[July 14, please note update below -hro]
Back in December, when I first ventured into the fog of the climate change (aka global warming) wars, I was not particularly optimistic that the world would come to its senses in time to stop the steamroller.
The outcomes of the various “inquiries” subsequent to Climategate, suggested that the battle is still very much an uphill struggle, although the signs of increasing desperation from the alarmist activists led me to conclude that the climate realists are far from losing the war.
In the past, Newsweek was known for being a very well-entrenched part of the big green media machine. Yet Newsweek seems to have stepped back from the brink, and offers a very thoughtful – and realistic – analysis of the state of the climate union. [h/t Paul Burke via WUWT] Some excerpts:
Why the environment is no longer a surefire political winner.
Just three years ago the politics of global warming was enjoying its golden moment. The release in 2006 of Al Gore’s Oscar-winning film, An Inconvenient Truth, had riveted global audiences with its predictions of New York and Miami under 20 feet of water. […] In December 2007, the world got its very first green leader. Harnessing the issue of climate change, Kevin Rudd became prime minister of Australia, ready to take on what he called “the biggest political, economic, and moral challenge of our times.” Now, almost everywhere, green politics has fallen from its lofty heights.
Following two of the harshest winters on record in the Northern Hemisphere—not to mention an epic economic crisis—voters no longer consider global warming a priority. Just 42 percent of Germans now worry about climate change, down from 62 percent in 2006. In Australia, only 53 percent still consider it a pressing issue, down from 75 percent in 2007. Americans rank climate change dead last of 21 problems that concern them most, according to a January Pew poll. Last month Canada’s Prime Minister Stephen Harper, blasting climate change as a “sideshow” to global economic issues, canceled the meeting of environment ministers that has preceded the G8 or G20 summit every year but one since 1994. […]
What has turned the fight against global warming from vote getter to political hot potato in so many places at once? […]
Yet above all, it is climate politics itself that has turned murky and double-edged. No longer does it lend itself to the easy categories of good and bad that Rudd so successfully exploited in 2007. And controlling the global climate turned out to be a lot more complicated than the advocates of fierce and fast CO2 cuts would have us believe.
Even in the ideal case that the United Nations’ goal of 80 percent emissions reduction by 2050 is technologically and politically feasible, economists disagree widely on whether the cost of the current set of policies, such as carbon caps and green-fuel subsidies, is justified by the avoided damage from warmer temperatures.
On top of all this unease came last November’s “climategate” affair over irregularities in the report of the Intergovernmental Panel on Climate Change, the United Nations body whose findings are the basis of all climate policy. Though a review panel has since cleared the researchers of most allegations, the lingering controversy could further undermine the IPCC’s longstanding push for massive CO2 reduction targets as the only viable option to deal with global warming.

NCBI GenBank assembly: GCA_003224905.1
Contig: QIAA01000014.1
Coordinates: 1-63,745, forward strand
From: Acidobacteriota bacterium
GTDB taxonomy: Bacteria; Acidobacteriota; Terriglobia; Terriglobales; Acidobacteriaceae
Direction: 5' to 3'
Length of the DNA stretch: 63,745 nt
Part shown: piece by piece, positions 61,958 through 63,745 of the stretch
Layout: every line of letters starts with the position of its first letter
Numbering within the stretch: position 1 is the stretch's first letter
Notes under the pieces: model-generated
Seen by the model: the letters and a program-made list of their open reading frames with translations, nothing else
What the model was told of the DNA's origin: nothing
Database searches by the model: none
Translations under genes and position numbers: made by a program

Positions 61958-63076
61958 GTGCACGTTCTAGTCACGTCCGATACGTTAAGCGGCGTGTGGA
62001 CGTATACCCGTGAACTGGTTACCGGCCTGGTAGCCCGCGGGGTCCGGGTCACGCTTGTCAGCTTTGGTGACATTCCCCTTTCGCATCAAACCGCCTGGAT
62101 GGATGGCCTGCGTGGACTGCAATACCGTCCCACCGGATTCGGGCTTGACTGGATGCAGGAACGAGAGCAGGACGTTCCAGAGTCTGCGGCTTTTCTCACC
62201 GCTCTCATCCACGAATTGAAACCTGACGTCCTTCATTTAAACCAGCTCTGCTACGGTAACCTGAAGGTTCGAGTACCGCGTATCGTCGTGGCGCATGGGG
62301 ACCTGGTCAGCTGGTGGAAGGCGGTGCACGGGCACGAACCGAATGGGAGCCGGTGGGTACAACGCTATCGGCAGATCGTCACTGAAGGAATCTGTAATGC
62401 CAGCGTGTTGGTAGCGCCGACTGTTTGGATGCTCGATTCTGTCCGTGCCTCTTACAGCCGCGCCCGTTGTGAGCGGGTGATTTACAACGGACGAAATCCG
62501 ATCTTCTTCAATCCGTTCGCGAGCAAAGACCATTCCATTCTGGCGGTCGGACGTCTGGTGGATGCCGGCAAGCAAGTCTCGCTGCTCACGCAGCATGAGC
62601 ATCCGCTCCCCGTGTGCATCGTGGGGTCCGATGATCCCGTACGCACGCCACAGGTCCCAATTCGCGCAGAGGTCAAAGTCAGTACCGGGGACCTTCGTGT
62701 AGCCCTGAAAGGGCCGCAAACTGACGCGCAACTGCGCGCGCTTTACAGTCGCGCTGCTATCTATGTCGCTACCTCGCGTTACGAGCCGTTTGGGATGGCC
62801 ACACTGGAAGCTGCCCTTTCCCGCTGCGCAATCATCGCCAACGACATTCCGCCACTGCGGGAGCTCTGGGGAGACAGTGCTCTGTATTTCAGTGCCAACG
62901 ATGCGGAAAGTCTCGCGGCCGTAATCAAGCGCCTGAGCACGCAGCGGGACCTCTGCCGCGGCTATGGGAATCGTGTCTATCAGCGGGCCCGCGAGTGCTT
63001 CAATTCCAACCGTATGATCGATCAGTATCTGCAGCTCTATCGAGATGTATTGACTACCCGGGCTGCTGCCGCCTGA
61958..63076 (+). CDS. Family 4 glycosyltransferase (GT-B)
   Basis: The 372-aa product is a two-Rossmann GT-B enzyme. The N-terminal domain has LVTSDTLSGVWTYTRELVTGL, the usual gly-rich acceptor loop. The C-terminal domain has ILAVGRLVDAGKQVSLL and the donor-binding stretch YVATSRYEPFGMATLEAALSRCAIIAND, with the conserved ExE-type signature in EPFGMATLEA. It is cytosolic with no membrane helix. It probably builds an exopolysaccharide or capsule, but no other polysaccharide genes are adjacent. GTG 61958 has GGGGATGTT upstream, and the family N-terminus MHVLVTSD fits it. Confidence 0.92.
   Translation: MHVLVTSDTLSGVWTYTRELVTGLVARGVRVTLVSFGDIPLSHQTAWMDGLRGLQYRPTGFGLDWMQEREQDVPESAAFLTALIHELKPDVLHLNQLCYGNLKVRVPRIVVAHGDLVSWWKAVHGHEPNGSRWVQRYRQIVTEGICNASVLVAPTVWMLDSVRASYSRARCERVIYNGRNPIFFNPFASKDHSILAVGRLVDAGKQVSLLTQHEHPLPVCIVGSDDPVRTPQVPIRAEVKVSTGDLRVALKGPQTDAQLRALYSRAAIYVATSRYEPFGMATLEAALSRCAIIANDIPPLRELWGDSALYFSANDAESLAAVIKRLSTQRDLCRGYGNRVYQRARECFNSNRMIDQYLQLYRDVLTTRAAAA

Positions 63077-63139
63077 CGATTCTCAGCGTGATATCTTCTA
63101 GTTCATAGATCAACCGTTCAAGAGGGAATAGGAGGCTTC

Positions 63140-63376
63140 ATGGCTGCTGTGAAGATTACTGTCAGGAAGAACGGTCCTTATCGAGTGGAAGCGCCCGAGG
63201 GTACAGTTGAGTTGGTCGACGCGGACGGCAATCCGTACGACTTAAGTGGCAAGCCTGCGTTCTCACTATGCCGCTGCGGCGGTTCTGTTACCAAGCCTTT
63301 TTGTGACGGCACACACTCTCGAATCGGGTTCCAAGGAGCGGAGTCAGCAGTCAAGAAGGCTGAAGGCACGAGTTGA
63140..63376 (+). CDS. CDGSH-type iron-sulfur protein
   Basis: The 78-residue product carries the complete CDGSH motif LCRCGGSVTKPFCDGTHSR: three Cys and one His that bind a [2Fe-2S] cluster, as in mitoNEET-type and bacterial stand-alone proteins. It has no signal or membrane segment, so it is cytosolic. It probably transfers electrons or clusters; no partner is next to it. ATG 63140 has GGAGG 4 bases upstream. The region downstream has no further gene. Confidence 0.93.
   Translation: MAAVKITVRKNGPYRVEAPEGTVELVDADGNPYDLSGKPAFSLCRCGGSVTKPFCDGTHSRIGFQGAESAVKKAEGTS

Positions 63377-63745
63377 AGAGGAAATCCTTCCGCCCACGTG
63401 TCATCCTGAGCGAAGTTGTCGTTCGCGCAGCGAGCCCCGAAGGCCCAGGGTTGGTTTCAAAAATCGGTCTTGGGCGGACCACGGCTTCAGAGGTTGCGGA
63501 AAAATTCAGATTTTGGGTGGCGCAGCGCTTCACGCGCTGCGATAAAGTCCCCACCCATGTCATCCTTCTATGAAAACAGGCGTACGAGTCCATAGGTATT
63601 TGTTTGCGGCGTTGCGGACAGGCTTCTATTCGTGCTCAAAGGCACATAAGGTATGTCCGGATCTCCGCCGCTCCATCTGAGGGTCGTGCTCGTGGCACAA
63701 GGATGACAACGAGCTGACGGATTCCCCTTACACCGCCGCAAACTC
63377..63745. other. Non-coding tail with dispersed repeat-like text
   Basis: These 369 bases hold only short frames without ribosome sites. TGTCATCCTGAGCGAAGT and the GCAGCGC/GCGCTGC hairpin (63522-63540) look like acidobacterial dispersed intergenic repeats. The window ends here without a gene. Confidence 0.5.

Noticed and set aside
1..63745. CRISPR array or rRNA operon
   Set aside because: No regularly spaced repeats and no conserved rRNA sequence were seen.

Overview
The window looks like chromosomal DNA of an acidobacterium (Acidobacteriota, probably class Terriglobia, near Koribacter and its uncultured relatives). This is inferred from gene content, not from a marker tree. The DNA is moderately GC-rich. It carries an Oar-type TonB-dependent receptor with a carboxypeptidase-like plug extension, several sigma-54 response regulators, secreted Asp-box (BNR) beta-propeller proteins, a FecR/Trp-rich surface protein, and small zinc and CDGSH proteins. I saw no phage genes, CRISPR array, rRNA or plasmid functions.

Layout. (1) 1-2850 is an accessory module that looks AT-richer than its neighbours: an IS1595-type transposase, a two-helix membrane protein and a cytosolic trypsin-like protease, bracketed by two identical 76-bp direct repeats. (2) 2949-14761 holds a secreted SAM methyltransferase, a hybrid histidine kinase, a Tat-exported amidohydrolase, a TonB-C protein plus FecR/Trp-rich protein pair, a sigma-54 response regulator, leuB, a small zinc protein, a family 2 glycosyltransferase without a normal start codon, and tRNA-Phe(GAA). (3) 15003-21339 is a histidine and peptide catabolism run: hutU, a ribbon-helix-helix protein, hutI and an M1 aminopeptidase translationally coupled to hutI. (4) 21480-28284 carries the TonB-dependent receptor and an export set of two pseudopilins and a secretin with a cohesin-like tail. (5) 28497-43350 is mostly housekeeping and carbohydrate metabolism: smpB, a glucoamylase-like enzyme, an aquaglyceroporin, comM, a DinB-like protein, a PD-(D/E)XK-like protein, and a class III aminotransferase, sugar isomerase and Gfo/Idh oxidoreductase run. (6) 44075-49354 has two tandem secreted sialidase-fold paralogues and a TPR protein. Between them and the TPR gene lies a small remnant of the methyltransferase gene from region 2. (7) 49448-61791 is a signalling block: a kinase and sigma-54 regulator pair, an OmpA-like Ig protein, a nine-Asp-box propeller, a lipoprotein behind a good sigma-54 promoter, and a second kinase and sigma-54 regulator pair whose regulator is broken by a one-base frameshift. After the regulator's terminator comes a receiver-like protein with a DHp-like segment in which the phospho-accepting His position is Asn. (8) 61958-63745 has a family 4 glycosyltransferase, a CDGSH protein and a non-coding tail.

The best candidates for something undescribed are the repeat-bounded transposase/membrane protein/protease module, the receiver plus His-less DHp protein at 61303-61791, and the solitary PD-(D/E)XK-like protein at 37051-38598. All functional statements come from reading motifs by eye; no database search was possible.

With green politics losing its moral high ground, there is a growing realization that climate change is just one policy priority among many that compete for limited resources and attention. That means, first, that climate politics will likely fall off its pedestal of being the Western world’s overarching priority.[…] A new climate realism would more carefully weigh the costs and benefits of emissions controls, and look at other options beyond the current set of targets. The new debate will be more pragmatic and include a broader mix of policies. That might include a shift of subsidies into research and development, as many climate economists have argued. It would also include greater efforts to adapt society to a warmer climate, rather than focusing only on stopping the warming process in its tracks.
[…] some of the money spent on current policies that often have only limited efficacy might be better spent on other measures, including protection against the worst effects of warming. What’s more, current economic worries are a reminder that every dollar spent on solar cells or biodiesel is a dollar less for education and other budget priorities. If that means climate and environmental policies in the future will be more stringently measured in terms of the tradeoffs involved given finite resources, that would be a lasting benefit […] [emphases added -hro]
Let us hope this is a sign that the enviro-tide has finally turned, and the steamroller just might get stopped in its tracks.
UPDATE July 14: Clive Crook, senior editor of The Atlantic, and a carbon tax enthusiast, offers an article which again points to a positive turn of the enviro-tide. His assessment of the investigations pursuant to Climategate includes:
I had hoped, not very confidently, that the various Climategate inquiries would be severe. This would have been a first step towards restoring confidence in the scientific consensus. But no, the reports make things worse. At best they are mealy-mouthed apologies; at worst they are patently incompetent and even wilfully wrong. The climate-science establishment, of which these inquiries have chosen to make themselves a part, seems entirely incapable of understanding, let alone repairing, the harm it has done to its own cause.